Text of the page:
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Disciplining Marriage: Gender, Power and Resistance
Unformatted Document Text:  Weadock 1 This paper looks at how issues of feminism, marriage, resistance, and power are interrelated. Understanding marriage as it is discussed in the feminist literature as a patriarchal structure of oppression problematizes the fact that feminists continue to participate in this structure. In exploring the resistance strategies used by feminists to negotiate the power of patriarchy within marriage, I have first aimed to explore how feminists understand their marriages. Secondly, I uncover how feminists make sense of their simultaneous location within marital discourse and feminist discourse of resistance. Within marital discourse, I look at the specific means of resistance feminists employ while remaining married. Finally, I discuss whether we need a new conception of marriage or if marriage continues to operate as a patriarchal structure of oppression. Marriage is conceptualized as a patriarchal structure. Within this conception a number of assumptions are made about the structure of society. Men are conceptualized as the provider operating in the public sphere while women are conceptualized as the caregivers operating within the private sphere. I argue that feminists conceptualize and experience marriage in a different way. The conception of feminist marriage includes the idea that household labor and childcare is not divided according to traditional gender roles, but instead based on time, interest and talents. Likewise, working in the paid labor market is a complex issue decided based on earning power as it relates to child care costs, importance of retaining ties to the paid labor market, and importance of feeling like an individual outside the marriage. In the literature, egalitarian marriage refers not to the emotional relationship between people but to the partnership itself. Egalitarianism is exhibited by a commitment to full equality within the household – equal sharing of family labor including childcare; equal respect paid to each partner’s paid labor activities; mutual decisions about career advancement and potential relocations to allow for advancement; each partner has equal input into decision-making and each feels that their views are considered with equal weight. Women and men in egalitarian marriages typically report that there is sharing of housework and breadwinning but that childcare is still predominantly performed by the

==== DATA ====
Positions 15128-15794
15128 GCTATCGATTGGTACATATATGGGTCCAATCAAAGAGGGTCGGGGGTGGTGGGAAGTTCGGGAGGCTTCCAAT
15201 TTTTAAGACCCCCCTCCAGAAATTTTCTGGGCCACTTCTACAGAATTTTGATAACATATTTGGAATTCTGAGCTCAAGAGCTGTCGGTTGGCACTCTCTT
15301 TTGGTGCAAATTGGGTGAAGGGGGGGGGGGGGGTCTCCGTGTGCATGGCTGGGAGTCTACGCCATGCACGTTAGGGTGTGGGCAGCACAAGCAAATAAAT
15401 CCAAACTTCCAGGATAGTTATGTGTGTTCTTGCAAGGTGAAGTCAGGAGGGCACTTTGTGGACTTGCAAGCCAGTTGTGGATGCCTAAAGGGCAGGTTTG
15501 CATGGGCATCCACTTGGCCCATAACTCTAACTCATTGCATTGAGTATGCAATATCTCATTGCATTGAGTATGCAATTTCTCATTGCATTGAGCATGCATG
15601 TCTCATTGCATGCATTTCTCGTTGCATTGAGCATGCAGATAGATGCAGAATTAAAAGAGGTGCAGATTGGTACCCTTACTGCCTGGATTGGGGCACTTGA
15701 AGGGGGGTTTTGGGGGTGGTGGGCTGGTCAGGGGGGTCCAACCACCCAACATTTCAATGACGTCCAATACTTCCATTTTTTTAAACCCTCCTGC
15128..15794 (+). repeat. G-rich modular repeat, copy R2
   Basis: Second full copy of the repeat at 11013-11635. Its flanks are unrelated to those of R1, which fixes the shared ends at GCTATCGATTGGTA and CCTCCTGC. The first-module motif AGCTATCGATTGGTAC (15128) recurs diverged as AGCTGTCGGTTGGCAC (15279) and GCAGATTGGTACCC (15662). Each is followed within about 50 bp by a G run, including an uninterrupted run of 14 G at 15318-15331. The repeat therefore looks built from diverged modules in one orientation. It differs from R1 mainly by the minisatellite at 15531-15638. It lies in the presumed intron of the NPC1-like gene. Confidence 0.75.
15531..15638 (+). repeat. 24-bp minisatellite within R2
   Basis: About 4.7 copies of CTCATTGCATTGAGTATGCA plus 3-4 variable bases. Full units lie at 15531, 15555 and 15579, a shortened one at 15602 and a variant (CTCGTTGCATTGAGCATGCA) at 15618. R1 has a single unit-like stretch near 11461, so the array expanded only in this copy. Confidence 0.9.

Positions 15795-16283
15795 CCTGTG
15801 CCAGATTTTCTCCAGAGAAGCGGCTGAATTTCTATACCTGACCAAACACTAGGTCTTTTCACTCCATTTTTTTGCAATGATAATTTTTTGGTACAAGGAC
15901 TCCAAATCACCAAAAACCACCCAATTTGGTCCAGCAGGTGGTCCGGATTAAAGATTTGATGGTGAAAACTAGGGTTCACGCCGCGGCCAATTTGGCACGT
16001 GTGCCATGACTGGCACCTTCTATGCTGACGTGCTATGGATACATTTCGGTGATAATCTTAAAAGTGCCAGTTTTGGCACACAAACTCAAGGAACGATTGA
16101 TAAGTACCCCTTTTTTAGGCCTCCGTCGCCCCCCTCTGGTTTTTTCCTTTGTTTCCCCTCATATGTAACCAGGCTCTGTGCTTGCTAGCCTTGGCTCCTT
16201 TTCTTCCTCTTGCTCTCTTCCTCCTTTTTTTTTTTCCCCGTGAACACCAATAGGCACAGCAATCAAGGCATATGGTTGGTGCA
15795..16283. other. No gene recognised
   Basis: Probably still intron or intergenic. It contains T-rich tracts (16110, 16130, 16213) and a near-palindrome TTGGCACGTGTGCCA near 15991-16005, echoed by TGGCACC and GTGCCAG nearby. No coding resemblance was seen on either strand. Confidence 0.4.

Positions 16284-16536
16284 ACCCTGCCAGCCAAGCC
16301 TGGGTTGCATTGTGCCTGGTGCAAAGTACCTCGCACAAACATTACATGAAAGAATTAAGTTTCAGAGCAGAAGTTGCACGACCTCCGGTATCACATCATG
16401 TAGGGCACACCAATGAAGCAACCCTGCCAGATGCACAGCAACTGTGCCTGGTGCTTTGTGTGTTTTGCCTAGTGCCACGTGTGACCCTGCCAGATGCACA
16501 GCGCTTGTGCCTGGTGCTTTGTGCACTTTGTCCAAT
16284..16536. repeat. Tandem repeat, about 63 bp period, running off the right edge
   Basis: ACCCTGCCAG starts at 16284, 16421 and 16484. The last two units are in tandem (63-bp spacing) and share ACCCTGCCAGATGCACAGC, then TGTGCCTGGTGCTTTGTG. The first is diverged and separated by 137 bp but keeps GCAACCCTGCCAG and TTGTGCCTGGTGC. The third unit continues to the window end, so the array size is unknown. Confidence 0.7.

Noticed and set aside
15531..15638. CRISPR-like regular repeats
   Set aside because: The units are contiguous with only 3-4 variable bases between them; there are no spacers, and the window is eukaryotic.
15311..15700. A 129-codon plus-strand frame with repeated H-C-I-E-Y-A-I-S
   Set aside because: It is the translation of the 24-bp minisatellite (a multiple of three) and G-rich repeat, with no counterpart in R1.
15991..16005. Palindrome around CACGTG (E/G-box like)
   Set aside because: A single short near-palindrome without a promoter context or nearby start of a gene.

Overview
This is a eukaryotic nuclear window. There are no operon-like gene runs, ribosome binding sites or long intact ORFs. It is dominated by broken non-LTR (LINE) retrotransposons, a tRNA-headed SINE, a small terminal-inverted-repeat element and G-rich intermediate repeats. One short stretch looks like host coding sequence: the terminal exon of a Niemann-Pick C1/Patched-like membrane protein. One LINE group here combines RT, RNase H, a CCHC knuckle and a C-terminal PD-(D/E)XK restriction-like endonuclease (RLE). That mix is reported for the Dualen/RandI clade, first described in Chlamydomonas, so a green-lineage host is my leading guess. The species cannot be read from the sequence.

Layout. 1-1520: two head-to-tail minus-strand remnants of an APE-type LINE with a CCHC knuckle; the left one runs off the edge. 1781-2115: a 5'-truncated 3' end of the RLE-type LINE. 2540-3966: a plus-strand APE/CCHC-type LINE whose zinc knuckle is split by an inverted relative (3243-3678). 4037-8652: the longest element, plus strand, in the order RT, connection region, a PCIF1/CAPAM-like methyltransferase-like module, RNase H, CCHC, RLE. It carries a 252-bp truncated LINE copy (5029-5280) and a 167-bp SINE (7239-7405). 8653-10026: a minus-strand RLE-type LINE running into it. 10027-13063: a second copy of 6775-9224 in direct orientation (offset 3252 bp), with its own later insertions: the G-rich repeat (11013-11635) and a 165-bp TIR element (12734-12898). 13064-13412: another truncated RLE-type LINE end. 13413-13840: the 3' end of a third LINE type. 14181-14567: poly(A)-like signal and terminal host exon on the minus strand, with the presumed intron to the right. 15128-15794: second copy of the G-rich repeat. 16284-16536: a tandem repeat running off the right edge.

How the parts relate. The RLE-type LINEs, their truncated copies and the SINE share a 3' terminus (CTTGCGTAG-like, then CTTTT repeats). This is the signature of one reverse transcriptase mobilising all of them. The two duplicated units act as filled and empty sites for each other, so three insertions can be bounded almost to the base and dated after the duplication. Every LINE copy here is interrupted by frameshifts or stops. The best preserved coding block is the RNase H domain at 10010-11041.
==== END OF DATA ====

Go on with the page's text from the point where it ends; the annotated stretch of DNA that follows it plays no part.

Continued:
Authors: Weadock, Briana.
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Weadock 1
This paper looks at how issues of feminism, marriage, resistance, and power are interrelated.
Understanding marriage as it is discussed in the feminist literature as a patriarchal structure of
oppression problematizes the fact that feminists continue to participate in this structure. In exploring
the resistance strategies used by feminists to negotiate the power of patriarchy within marriage, I have
first aimed to explore how feminists understand their marriages. Secondly, I uncover how feminists
make sense of their simultaneous location within marital discourse and feminist discourse of
resistance. Within marital discourse, I look at the specific means of resistance feminists employ while
remaining married. Finally, I discuss whether we need a new conception of marriage or if marriage
continues to operate as a patriarchal structure of oppression.
Marriage is conceptualized as a patriarchal structure. Within this conception a number of
assumptions are made about the structure of society. Men are conceptualized as the provider operating
in the public sphere while women are conceptualized as the caregivers operating within the private
sphere. I argue that feminists conceptualize and experience marriage in a different way. The
conception of feminist marriage includes the idea that household labor and childcare is not divided
according to traditional gender roles, but instead based on time, interest and talents. Likewise,
working in the paid labor market is a complex issue decided based on earning power as it relates to
child care costs, importance of retaining ties to the paid labor market, and importance of feeling like an
individual outside the marriage.
In the literature, egalitarian marriage refers not to the emotional relationship between people
but to the partnership itself. Egalitarianism is exhibited by a commitment to full equality within the
household – equal sharing of family labor including childcare; equal respect paid to each partner’s paid
labor activities; mutual decisions about career advancement and potential relocations to allow for
advancement; each partner has equal input into decision-making and each feels that their views are
considered with equal weight. Women and men in egalitarian marriages typically report that there is
sharing of housework and breadwinning but that childcare is still predominantly performed by the


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